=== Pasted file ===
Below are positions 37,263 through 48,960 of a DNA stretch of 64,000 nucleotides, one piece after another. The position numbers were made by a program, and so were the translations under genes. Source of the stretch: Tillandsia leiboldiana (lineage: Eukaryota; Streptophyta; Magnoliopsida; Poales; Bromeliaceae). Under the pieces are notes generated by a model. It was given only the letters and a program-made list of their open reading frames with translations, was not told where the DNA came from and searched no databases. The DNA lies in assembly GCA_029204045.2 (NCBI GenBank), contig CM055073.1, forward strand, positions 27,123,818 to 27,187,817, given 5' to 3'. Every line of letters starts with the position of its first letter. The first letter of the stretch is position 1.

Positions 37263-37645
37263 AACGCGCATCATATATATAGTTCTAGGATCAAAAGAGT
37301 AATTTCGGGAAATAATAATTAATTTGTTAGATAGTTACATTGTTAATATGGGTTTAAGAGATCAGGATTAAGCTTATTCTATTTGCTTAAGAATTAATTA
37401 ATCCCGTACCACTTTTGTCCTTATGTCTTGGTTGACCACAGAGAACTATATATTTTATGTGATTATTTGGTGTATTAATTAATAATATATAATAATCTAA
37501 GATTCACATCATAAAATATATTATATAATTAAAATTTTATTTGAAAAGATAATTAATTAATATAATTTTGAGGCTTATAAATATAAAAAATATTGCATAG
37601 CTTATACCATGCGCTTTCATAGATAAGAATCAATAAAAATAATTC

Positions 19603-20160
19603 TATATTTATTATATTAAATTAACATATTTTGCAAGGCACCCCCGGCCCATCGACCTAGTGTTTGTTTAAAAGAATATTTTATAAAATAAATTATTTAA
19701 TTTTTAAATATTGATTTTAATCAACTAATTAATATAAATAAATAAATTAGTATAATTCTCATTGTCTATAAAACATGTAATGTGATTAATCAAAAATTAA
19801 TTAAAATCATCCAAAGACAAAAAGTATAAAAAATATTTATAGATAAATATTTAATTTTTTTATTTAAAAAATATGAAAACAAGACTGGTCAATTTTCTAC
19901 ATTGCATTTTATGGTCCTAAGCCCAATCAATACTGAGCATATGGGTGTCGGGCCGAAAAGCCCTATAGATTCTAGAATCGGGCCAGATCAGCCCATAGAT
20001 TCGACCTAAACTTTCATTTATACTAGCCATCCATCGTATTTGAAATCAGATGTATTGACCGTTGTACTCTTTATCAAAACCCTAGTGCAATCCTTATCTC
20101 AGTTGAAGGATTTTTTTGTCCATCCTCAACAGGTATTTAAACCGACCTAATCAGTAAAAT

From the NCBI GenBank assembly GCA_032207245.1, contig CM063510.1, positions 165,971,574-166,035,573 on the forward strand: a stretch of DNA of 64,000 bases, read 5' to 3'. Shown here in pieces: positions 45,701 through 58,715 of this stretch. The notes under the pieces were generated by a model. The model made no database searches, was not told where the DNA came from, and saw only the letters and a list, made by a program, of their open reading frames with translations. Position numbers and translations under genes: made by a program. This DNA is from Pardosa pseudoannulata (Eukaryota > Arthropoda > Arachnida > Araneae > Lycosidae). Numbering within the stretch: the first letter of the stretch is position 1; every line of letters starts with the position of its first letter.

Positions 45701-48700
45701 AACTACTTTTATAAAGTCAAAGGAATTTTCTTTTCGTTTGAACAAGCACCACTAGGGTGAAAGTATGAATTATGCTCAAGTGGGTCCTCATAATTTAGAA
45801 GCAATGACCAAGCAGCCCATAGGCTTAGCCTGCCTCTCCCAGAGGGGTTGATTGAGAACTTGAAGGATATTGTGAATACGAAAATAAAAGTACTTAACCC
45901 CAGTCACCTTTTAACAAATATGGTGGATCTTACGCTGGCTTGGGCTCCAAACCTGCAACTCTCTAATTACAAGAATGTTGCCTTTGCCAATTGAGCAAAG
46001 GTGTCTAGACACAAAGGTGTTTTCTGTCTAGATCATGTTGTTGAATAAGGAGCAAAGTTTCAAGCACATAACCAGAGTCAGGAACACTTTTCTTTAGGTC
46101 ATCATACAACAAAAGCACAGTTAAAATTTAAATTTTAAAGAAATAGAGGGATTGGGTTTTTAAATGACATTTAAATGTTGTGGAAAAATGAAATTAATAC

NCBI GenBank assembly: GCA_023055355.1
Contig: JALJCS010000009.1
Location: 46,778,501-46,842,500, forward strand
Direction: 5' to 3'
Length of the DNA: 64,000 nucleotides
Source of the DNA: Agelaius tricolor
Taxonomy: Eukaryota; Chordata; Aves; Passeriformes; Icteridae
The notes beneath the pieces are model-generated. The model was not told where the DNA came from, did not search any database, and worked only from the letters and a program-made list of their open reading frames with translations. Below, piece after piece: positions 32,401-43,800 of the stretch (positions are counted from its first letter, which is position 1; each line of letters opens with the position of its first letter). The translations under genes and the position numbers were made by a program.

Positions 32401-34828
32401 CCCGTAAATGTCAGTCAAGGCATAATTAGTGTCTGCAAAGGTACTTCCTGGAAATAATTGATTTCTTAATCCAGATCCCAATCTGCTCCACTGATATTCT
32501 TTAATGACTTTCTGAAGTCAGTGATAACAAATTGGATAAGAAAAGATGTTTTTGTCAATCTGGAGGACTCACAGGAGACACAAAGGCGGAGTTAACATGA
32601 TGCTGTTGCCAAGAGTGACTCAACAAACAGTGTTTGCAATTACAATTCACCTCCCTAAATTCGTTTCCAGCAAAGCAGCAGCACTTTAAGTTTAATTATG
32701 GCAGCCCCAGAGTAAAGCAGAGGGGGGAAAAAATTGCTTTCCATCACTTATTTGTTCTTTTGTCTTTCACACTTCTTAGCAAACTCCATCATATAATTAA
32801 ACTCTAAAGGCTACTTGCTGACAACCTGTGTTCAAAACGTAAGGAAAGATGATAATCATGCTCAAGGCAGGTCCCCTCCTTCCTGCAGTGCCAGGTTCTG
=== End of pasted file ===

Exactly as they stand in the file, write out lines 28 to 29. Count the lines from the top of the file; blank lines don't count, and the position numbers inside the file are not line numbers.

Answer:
Taxonomy: Eukaryota; Chordata; Aves; Passeriformes; Icteridae
The notes beneath the pieces are model-generated. The model was not told where the DNA came from, did not search any database, and worked only from the letters and a program-made list of their open reading frames with translations. Below, piece after piece: positions 32,401-43,800 of the stretch (positions are counted from its first letter, which is position 1; each line of letters opens with the position of its first letter). The translations under genes and the position numbers were made by a program.